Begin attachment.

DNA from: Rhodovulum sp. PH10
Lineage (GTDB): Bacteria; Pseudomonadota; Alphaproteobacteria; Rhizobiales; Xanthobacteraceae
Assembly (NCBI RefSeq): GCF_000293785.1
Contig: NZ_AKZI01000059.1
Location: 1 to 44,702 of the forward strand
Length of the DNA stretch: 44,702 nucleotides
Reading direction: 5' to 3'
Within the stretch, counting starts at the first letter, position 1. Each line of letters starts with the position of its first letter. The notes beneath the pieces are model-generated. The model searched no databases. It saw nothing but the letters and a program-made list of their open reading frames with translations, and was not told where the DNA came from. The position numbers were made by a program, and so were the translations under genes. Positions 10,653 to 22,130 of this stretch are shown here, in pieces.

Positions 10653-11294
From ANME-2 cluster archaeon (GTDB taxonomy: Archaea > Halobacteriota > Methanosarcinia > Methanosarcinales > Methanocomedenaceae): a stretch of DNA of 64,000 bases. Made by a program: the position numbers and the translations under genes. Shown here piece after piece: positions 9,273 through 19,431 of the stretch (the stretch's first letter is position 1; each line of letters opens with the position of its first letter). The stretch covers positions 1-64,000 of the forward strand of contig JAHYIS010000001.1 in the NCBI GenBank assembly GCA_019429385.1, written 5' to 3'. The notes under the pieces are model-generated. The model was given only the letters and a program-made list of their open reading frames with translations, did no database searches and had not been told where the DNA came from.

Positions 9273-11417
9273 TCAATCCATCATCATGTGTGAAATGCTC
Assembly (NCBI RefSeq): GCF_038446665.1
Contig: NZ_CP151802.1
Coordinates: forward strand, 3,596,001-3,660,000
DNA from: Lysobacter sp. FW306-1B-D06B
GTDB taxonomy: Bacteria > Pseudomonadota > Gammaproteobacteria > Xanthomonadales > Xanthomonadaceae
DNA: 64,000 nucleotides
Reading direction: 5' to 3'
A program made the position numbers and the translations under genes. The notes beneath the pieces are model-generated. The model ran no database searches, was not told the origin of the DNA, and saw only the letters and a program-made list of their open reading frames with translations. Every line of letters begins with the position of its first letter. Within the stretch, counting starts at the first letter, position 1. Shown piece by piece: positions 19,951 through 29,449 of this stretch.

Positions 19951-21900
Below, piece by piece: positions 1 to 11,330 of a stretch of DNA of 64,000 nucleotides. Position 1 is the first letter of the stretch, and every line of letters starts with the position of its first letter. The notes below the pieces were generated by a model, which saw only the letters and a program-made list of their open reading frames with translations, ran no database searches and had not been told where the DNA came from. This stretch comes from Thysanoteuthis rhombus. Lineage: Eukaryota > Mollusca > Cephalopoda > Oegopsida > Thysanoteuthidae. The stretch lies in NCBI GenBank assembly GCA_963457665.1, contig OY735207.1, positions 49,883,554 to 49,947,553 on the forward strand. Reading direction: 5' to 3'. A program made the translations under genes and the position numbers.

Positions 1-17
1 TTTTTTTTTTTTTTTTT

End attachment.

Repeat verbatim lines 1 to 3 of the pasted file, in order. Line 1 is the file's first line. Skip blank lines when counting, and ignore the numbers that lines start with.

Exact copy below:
DNA from: Rhodovulum sp. PH10
Lineage (GTDB): Bacteria; Pseudomonadota; Alphaproteobacteria; Rhizobiales; Xanthobacteraceae
Assembly (NCBI RefSeq): GCF_000293785.1